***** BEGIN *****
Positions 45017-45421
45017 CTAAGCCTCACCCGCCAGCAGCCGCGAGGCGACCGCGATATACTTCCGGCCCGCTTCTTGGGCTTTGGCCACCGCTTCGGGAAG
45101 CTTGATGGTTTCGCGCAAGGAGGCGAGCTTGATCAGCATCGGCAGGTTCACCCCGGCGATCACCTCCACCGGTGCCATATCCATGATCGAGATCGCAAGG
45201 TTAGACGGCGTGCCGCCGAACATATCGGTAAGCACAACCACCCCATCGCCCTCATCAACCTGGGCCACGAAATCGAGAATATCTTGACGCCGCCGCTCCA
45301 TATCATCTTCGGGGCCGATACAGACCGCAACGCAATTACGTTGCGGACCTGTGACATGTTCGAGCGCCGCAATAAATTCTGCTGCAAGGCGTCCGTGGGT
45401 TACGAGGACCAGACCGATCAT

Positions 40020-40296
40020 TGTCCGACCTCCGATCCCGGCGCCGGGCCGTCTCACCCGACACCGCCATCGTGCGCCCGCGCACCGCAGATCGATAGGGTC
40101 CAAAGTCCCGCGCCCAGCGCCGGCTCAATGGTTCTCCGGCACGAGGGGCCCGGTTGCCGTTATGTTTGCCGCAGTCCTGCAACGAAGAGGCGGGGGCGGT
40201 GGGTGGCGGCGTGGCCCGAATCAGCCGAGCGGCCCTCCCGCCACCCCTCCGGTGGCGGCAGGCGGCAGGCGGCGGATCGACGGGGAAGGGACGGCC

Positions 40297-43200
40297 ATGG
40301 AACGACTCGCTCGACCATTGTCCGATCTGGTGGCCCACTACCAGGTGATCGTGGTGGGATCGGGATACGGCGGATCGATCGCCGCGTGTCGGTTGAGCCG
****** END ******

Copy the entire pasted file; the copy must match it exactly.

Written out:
Positions 45017-45421
45017 CTAAGCCTCACCCGCCAGCAGCCGCGAGGCGACCGCGATATACTTCCGGCCCGCTTCTTGGGCTTTGGCCACCGCTTCGGGAAG
45101 CTTGATGGTTTCGCGCAAGGAGGCGAGCTTGATCAGCATCGGCAGGTTCACCCCGGCGATCACCTCCACCGGTGCCATATCCATGATCGAGATCGCAAGG
45201 TTAGACGGCGTGCCGCCGAACATATCGGTAAGCACAACCACCCCATCGCCCTCATCAACCTGGGCCACGAAATCGAGAATATCTTGACGCCGCCGCTCCA
45301 TATCATCTTCGGGGCCGATACAGACCGCAACGCAATTACGTTGCGGACCTGTGACATGTTCGAGCGCCGCAATAAATTCTGCTGCAAGGCGTCCGTGGGT
45401 TACGAGGACCAGACCGATCAT

Positions 40020-40296
40020 TGTCCGACCTCCGATCCCGGCGCCGGGCCGTCTCACCCGACACCGCCATCGTGCGCCCGCGCACCGCAGATCGATAGGGTC
40101 CAAAGTCCCGCGCCCAGCGCCGGCTCAATGGTTCTCCGGCACGAGGGGCCCGGTTGCCGTTATGTTTGCCGCAGTCCTGCAACGAAGAGGCGGGGGCGGT
40201 GGGTGGCGGCGTGGCCCGAATCAGCCGAGCGGCCCTCCCGCCACCCCTCCGGTGGCGGCAGGCGGCAGGCGGCGGATCGACGGGGAAGGGACGGCC

Positions 40297-43200
40297 ATGG
40301 AACGACTCGCTCGACCATTGTCCGATCTGGTGGCCCACTACCAGGTGATCGTGGTGGGATCGGGATACGGCGGATCGATCGCCGCGTGTCGGTTGAGCCG